Joint pain is common and becoming more prevalent as our population grows older. Joint pain may be a symptom of a wide variety of conditions. Osteoarthritis is the most common cause of joint pain. Osteoarthritis pain is actually a rather complex form of pain with peripheral neuropathic pain, central sensitization, and local inflammation all contributing to the experience. The degree of pain is often not correlated with the pathology or degeneration seen on scans.

 

Joint pain can affect any part of the body, for example:

  • Shoulder pain
  • Hip pain
  • Knee pain
  • Back Pain
  • Neck Pain
  • Foot and ankle pain
  • Wrist, hand and finger pain

Joint pain can be associated with significant functional impairment and can impact a person’s lifestyle a great deal.

 

There are many conditions apart from osteoarthritis that can lead to either localised or generalised pain in or around joints:

  • Rheumatoid arthritis
  • Bursitis
  • Gout
  • Tendinosis or Tendonitis
  • Sprains and strains
  • Fibromyalgia and Chronic Fatigue Syndrome

For certain inflammatory types of arthritis such as rheumatoid arthritis, it is important to consult a rheumatologist as modern disease-modifying drugs might be suitable.

 

Management

When joint pain becomes chronic or is too severe to live with, you may need some help from the specialists at QPain.

QPain specialists are able to diagnose your pain and tailor a treatment program to suit you specifically.

This may involve:

  • Non-procedural treatments:
    • Pharmacotherapy (medications)
      • Current drugs used in the treatment of joint pains either target the cause or mask the pain. Pain killers (analgesics) frequently fail to provide adequate relief, or cause adverse effects. Future treatments for osteoarthritis pain are expected to be more specifically targeted at the underlying osteoarthritis pain pathophysiology (cause).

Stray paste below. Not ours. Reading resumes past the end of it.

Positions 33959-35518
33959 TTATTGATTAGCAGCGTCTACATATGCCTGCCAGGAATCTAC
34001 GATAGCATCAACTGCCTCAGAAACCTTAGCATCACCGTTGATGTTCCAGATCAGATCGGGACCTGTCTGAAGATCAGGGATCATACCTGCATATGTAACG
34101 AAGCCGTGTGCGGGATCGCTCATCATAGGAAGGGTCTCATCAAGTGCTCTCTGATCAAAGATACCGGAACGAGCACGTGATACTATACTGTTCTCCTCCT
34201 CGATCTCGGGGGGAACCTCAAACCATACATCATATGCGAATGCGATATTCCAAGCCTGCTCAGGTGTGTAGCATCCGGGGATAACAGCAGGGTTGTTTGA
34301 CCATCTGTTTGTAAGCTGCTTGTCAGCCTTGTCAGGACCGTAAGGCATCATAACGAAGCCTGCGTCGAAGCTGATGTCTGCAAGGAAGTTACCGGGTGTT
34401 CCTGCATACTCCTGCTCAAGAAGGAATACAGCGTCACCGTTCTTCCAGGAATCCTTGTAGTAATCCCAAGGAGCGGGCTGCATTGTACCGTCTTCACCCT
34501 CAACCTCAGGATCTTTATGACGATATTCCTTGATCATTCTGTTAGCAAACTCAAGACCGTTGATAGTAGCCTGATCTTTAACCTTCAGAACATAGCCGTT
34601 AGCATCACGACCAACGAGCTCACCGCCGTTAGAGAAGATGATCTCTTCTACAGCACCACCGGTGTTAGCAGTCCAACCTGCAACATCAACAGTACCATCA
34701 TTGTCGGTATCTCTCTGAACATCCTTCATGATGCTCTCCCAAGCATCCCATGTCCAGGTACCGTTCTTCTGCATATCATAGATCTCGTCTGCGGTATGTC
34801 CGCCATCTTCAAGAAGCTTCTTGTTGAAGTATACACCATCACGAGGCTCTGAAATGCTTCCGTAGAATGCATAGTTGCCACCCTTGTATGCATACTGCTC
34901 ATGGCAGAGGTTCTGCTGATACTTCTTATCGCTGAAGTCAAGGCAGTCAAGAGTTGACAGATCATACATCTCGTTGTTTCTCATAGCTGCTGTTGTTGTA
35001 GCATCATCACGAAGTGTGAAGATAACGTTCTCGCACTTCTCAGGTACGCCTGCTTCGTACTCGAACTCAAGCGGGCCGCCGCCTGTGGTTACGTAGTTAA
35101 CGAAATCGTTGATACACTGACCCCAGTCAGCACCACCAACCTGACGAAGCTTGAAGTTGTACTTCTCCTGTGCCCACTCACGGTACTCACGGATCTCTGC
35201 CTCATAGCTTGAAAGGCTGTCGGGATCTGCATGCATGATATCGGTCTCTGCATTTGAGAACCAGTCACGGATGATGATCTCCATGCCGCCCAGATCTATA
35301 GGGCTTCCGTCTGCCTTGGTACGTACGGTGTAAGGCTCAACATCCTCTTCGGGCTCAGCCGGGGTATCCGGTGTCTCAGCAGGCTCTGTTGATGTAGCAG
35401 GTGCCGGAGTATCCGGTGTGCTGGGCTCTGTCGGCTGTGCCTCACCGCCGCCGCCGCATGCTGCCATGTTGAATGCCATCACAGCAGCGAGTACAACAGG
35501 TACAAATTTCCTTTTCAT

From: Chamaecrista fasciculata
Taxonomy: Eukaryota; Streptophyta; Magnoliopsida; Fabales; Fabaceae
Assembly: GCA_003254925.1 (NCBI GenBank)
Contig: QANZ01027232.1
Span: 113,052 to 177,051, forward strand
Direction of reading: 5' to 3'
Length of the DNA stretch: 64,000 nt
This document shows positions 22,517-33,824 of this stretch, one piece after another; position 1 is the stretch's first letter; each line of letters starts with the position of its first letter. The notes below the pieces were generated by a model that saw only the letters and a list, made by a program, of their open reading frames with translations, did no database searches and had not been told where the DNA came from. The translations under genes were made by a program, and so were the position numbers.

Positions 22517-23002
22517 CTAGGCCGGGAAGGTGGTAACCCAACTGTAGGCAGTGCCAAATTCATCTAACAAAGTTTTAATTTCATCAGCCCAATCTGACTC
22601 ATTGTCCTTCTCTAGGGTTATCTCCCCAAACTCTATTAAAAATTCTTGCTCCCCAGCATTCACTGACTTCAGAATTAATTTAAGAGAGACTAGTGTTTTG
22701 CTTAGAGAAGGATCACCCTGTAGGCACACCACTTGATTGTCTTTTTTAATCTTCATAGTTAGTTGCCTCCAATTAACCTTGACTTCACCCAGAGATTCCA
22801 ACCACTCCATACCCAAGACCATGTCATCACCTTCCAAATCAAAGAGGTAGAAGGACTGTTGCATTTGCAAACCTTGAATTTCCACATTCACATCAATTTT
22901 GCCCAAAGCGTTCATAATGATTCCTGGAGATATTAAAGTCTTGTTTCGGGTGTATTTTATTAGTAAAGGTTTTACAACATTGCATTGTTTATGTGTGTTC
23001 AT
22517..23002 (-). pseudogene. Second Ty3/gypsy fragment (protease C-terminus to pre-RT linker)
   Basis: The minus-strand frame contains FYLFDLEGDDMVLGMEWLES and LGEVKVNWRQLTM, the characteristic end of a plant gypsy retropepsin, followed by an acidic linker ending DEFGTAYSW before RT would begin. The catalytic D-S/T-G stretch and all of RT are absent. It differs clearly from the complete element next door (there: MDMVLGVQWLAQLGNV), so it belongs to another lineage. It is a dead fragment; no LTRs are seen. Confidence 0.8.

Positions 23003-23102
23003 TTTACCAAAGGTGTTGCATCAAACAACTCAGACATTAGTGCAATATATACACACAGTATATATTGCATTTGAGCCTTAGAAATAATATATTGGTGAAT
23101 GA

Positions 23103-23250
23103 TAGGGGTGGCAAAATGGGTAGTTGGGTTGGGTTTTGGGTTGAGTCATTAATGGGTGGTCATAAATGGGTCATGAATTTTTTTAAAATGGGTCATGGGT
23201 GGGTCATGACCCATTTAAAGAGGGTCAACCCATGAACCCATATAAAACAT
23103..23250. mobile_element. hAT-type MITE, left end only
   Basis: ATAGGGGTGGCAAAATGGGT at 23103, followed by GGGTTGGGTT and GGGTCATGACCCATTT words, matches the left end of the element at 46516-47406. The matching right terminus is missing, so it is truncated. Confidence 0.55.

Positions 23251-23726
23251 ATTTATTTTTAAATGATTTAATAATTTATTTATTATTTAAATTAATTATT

• Physiotherapy/Physical Activity
      • Physical activity or exercise is one treatment that is almost always appropriate for chronic joint pain.
    • Psychology
  • Procedural treatments:
    • Including non-surgical treatment and minimally invasive surgery.
    • In cases of mechanical knee pain, genicular nerve procedures can reduce or eliminate the pain signals (nociception) from the knee joint.
    • In cases of mechanical hip pain, obturator and femoral nerve procedures can reduce or eliminate the pain signals (nociception) from the hip joint.
    • In cases of mechanical shoulder pain, suprascapular nerve procedures can reduce or eliminate the pain signals (nociception) from the shoulder joint
    • Some cases of ongoing hand, foot or limb pain may in fact be CRPS and may respond to DRG stimulation or Spinal Cord Stimulation.
    • Some cases of joint pain may be due to systemic illnesses and require referral to and coordination with other specialties including rheumatology or rehabilitation medicine.

Often the best treatment is a combination of all of these and can be termed multimodal or multidisciplinary treatment. You may benefit from involvement in a pain management program to improve quality of life and function. QPain specialists can arrange a program for you.